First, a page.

Sam Sanders

Sam has worked at Vermont Public Radio since October 1978 in various capacities â

After owning the estate for 35 years, retired Allergan CEO Gavin S. Herbert is selling the former home of President Richard Nixon for $75 million.

The estate in San Clemente, Calif., is large. Its main residence is 9,000 square feet, and the entire compound boasts more than 15,000 square feet of living space. The Wall Street Journal has details:

Gov. Jerry Brown instituted California's first-ever statewide mandatory water reductions on Wednesday, as the state endures its fourth year of drought.

"This historic drought demands unprecedented action," Brown said, mandating several new conservation measures:

  • A reduction in water use by 25 percent for California cities and towns.
  • New pricing structures by local water agencies to encourage conservation.

Jay Z doesn't do anything small. His album drops feature entire new apps. His tours (with his wife, Beyonce, or collaborator Kanye West) gross hundreds of millions of dollars worldwide. So of course the launch of his recently acquired streaming music service, Tidal, would have to be just as big.

China.org.cn, China's national online news service, is reporting that the country's General Administration of Sport and Ministry of Culture are planning to regulate outdoor square-dancing in China. The news website says the government has introduced 12 "choreographed practices" for dancers.

Update at 7:21 p.m. ET. Jobs to be lost in deal:

Baseball's most iconic bat has a new owner. Monday, Hillerich & Bradsby Co., which owns Louisville Slugger, announced the brand would be acquired by Wilson Sporting Goods Co. for $70 million in cash. The move means that Wilson, maker of Major League Baseball's official glove, will soon own the maker of MLB's official bat.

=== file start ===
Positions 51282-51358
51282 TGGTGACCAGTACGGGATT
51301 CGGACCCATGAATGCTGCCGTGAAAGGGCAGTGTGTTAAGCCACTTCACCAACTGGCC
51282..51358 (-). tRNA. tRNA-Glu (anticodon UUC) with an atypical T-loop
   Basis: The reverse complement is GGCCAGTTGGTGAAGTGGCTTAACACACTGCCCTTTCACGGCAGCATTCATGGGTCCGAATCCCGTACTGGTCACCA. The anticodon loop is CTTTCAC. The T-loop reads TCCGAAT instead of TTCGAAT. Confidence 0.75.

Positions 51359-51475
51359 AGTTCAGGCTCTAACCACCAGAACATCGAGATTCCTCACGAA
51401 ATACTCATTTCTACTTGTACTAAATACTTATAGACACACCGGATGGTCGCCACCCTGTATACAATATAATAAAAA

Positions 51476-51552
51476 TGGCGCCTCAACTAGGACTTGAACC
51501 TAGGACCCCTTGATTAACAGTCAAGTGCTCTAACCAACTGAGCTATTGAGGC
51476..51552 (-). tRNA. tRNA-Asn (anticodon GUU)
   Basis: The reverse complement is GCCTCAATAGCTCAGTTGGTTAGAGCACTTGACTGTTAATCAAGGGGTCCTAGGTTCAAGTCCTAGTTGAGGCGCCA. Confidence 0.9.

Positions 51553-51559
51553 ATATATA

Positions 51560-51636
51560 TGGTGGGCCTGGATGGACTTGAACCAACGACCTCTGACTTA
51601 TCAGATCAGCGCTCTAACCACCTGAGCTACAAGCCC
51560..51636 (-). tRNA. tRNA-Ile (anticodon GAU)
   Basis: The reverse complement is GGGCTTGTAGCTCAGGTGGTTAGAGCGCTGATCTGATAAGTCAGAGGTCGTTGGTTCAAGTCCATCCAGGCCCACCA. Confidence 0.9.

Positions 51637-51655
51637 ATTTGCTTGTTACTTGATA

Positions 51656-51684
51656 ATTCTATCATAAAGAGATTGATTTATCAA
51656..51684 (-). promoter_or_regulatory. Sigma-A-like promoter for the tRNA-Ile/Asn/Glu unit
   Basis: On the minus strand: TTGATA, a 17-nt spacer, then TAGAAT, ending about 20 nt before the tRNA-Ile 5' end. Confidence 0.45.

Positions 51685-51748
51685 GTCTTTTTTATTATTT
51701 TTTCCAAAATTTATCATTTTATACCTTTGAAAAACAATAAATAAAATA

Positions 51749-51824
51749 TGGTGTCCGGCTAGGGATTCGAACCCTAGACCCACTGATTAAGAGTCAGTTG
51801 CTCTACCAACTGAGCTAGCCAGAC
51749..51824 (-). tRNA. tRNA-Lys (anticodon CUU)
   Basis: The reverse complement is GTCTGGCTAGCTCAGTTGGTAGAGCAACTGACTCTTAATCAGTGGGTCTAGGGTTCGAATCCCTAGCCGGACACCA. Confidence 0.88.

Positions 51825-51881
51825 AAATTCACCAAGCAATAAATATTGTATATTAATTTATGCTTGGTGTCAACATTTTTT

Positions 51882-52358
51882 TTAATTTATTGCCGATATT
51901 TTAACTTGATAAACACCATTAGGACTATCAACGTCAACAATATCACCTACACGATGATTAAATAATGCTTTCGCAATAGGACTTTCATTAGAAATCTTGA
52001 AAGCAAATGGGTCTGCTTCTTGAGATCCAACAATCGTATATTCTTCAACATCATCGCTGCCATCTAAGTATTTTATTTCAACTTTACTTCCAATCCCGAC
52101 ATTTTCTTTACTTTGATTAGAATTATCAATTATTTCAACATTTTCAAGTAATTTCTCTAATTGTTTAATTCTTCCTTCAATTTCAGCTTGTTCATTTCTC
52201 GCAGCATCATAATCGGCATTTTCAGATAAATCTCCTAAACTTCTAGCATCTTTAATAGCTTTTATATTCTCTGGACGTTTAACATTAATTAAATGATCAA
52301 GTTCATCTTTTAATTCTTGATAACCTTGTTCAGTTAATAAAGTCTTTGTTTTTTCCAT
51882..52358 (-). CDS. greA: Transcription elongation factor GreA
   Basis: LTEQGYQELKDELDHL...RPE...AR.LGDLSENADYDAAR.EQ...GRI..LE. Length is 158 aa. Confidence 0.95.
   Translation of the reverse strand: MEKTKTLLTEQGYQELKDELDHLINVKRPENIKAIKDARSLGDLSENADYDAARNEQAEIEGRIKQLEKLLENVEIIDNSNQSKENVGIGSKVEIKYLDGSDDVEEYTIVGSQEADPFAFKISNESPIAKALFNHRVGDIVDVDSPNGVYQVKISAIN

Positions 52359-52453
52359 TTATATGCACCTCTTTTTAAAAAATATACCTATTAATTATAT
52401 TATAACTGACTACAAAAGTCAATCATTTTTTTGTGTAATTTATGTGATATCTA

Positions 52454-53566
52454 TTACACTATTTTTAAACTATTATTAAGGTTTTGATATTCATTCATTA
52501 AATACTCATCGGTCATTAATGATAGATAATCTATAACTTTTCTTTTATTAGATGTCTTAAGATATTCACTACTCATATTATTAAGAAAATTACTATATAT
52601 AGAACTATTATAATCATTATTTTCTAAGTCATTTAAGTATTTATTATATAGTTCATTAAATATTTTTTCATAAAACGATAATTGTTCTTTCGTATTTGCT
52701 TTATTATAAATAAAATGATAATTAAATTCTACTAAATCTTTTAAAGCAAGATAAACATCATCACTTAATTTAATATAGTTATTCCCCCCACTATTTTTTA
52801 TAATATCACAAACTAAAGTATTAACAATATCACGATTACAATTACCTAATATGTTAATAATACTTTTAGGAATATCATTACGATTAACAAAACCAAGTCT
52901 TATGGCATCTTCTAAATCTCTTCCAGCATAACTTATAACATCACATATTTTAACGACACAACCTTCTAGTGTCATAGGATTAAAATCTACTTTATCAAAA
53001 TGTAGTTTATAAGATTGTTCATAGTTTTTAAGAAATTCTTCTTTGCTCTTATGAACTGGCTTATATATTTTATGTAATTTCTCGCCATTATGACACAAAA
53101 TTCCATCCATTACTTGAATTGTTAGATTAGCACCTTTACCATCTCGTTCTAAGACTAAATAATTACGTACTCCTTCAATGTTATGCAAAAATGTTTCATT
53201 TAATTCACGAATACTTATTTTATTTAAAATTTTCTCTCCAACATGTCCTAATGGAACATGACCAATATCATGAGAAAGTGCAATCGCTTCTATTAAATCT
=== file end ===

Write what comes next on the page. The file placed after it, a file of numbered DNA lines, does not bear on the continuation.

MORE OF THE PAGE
Jacob Ryan of NPR member station WFPL reports that some jobs will be lost in the acquisition:

The most visible part of Starbucks' campaign to get customers talking about race — putting the slogan "Race Together" on coffee cups — has come to an end.

In a memo sent to all Starbucks employees Sunday, CEO Howard Schultz wrote: "This phase of the effort — writing 'Race Together' (or placing stickers) on cups, which was always just the catalyst for a much broader and longer term conversation — will be completed as originally planned today, March 22."

A federal grand jury in New York has indicted a U.S. Air Force veteran on charges of attempting to join the self-described Islamic State.

Tairod Nathan Webster Pugh was indicted on two counts, including obstruction of justice, the U.S. Justice Department said in a statement, adding he will be arraigned Wednesday.

NPR's Carrie Johnson tells our Newscast unit that prosecutors say Pugh was born and raised in the U.S., but "turned his back on the country in an attempt to join ISIS," as the Islamic State is also known.

Updated at 8:11 p.m. ET

The Los Angeles County District Attorney's office has charged Robert Durst with one count of first-degree murder in the 2000 death of Susan Berman. A statement announcing the charge also said that Durst is being held without bail in New Orleans, after being arrested Saturday by FBI agents. The Los Angeles County District Attorney's Office says the charge against Durst makes him eligible for the death penalty. The case is still under investigation by the Los Angeles Police Department.

The Irish government hopes to vote on emergency legislation quickly to counter today's Irish Court of Appeal ruling, which on a technicality legalized a number of hard drugs in the country, including ecstasy and "magic mushrooms." The three-person court found that government officials had not gotten parliamentary approval when they added drugs to the list outlawed by the 1977 Misuse of Drugs Act.

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